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– by Mark Cook

Let me begin by stating that this piece in no way means that I am opposed to the growth of the internet in some type of anti-progressive way of thinking.  I would assume that my internet dependency (addiction) is the same as most.  With that said, a true question could be raised: With the constant evolution of the internet, has it ruined the moviegoing experience?

Now, one can argue that it has actually improved the experience (which I will get to later), but based on recent reports that theater attendance has been down, the internet could be a reason behind this.

I will age myself by saying this, but the first movie I ever actually remember seeing in a theater was Batman 89 when I was in first grade.  Don’t judge, my dad and sister saw it first to make sure it was all right for me to see (even though he also got me a Jack Nicholson Joker poster that did somewhat haunt me for a couple years). Once the movie ended I obviously could not wait for the sequel, but I would have to wait to hear any real news until 1991.

Think about that in comparison to today’s standards.  The only news, synopsis, character reveals came only from released information from the studios themselves.  I remember getting a 1991 issue of the monthly comic magazine Wizard, in which I got my first hint at what could come from the movie, a list of characters including Batman, Penguin, and Catwoman, along with three pictures.  I would then wait months and record, on VHS, an episode of Entertainment Tonight that has a two-minute reel of movie clips from Batman Returns.  At the time, this was all many had to go off of.  No pictures on Twitter, there weren’t a plethora of websites covering the news, nor set pictures or fan blogs.  The sources of information were limited, and most of what was released was controlled by the studios, and most of the discussion was by word-of-mouth, which created great anticipation of the unknown.

Now, what does this have to do with the current state of the movie-going experience?  With the expanding internet, there are more ways for information, scripts, pictures, to get leaked as well as more information coming out through numerous outlets.  What this also leads to are blogs, fan-theories, and other posts (which I am obviously not opposed to).  This is where the issue can begin to occur.

Let’s use Justice League and Star Wars: The Last Jedi as examples.  There were some amazing fan-theories which did not come to be true.  For instance, when Henry Cavill revealed a seeming black Superman suit, I had thought the plot would focus on Darkseid and Steppenwolf bringing Superman back to life and using him as a general in charge of uniting the Mother Boxes in which the team would have to win him back.  This made sense to me based on the comics, as well as a connection to Batman v Superman.  Sounded good to me.  Then I saw the movie and it was completely different, with no black suit at all.  What came of this?  Disappointment.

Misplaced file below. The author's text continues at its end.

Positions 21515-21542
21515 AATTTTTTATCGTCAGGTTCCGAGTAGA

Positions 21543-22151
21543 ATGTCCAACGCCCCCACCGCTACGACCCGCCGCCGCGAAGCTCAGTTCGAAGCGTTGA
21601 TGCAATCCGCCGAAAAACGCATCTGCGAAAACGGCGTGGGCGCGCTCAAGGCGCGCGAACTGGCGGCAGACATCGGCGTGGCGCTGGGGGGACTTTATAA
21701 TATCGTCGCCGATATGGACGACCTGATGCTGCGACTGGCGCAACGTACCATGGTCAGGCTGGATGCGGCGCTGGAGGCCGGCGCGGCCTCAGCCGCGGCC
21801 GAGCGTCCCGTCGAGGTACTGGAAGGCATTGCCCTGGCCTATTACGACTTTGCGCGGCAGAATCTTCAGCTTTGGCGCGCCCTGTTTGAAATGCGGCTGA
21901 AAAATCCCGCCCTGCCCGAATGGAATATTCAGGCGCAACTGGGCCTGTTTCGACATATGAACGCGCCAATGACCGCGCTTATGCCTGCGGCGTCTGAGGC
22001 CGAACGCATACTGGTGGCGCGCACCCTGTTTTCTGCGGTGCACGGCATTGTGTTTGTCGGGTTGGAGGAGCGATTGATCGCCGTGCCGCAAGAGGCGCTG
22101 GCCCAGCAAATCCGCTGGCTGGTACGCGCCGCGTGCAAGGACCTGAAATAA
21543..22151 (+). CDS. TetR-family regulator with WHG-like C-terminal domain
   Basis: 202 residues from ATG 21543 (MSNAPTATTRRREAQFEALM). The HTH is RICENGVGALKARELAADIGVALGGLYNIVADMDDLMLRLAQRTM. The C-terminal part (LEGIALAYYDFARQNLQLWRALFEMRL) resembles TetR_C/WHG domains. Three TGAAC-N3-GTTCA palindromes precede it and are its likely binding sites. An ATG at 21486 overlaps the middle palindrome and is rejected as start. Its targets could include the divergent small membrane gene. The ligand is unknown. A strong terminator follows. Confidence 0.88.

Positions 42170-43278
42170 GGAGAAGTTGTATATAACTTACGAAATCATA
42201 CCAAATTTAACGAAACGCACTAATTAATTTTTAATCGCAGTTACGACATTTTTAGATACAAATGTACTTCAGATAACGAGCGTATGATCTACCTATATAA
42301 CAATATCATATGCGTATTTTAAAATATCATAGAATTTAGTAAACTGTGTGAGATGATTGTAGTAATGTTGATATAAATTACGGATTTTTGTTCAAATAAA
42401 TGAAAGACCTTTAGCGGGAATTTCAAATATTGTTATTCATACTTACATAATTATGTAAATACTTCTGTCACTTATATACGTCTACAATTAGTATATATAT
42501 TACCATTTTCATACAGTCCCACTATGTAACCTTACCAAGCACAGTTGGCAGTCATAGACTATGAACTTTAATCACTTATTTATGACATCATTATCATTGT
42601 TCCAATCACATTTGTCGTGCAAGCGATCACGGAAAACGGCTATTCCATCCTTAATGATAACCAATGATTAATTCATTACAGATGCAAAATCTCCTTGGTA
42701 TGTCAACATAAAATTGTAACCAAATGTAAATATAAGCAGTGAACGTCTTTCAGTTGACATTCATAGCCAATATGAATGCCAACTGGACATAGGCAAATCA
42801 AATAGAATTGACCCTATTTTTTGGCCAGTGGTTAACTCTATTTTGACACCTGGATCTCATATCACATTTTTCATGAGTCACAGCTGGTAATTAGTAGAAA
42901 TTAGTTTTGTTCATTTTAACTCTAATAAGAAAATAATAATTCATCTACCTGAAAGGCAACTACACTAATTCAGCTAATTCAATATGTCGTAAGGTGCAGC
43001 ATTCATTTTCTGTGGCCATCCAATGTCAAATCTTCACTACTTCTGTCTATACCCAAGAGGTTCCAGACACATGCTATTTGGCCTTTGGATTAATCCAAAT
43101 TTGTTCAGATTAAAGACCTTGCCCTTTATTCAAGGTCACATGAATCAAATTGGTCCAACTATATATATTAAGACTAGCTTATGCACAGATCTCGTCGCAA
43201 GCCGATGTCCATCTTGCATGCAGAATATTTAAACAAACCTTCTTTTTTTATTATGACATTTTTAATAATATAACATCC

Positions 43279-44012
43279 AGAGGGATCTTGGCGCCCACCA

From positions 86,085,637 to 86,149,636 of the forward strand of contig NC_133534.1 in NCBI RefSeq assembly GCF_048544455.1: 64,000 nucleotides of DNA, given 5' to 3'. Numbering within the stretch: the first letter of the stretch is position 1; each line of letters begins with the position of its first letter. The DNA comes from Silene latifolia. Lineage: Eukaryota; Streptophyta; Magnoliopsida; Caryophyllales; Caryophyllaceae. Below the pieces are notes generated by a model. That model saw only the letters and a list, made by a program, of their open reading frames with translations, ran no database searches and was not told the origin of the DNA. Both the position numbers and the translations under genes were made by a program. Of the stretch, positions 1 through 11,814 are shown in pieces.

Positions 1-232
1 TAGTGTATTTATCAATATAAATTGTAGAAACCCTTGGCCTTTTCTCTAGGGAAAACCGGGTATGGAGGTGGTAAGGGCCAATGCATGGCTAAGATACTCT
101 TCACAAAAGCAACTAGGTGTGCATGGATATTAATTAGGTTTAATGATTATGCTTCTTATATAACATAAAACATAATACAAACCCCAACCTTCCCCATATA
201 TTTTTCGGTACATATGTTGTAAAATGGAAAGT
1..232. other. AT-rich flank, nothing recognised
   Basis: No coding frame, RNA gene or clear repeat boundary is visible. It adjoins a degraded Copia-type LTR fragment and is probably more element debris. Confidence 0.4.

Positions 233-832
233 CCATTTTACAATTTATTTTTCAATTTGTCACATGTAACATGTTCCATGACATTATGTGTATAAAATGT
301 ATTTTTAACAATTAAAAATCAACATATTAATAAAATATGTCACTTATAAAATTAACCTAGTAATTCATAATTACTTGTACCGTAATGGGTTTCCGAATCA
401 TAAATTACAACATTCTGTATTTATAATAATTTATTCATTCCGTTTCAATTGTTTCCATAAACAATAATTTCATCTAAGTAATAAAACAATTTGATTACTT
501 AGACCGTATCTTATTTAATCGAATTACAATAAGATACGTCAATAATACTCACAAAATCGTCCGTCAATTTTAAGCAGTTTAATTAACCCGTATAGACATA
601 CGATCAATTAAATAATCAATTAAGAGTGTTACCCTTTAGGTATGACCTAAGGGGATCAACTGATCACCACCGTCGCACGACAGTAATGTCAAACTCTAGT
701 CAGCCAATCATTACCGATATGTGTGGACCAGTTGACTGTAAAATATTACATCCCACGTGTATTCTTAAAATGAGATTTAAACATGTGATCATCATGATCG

The same can be said regarding Star Wars: The Last Jedi.  There is a very good chance that Kylo Ren could have been using the “space junky” parents to play to Rey’s emotions and we may find out different in the next movie.  Same with the lack of Snoke’s character development.  Many thought he would be Darth Plagueis (which would have been great) but he wasn’t, which then went on to turn into harsh backlash from fans (which some may be answered in the next movie).  I doubt the open-ended questions in The Empire Strikes Back had as much fan backlash (mainly because it was an amazing movie), because it didn’t have the same platform that we do now.

Now I am not saying that there aren’t issues with the films, but have they been overly scrutinized because there is now a platform in which it can be done? Fans are looking to these larger platforms on the internet before spending the big bucks to go to the movie, and I don’t think many are going because of what they read, or their opinion is already skewed because of what they have read/heard prior to.  It is different than a spoiler.  It isn’t like looking for hidden Christmas gifts then the surprise on Christmas Day is ruined.  It is more like trying to guess what all of the presents are, being completely off, and then extremely disappointed that it didn’t lead up to the expectations you thought.

Now on the flip side of this, others may argue that it has actually helped the experience through the amazing exposure and online debates.  Some movies that may not have previously done as well in the theaters could actually be receiving major benefits from the online discussion and promotion.

Regardless of what side you are on, the movie-going experience has completely changed over the past years.  Will it change again?  What is your opinion?  Has the platform the internet provides helped, or hurt your experiences?  Leave your comments in the usual spot, and thanks for reading!

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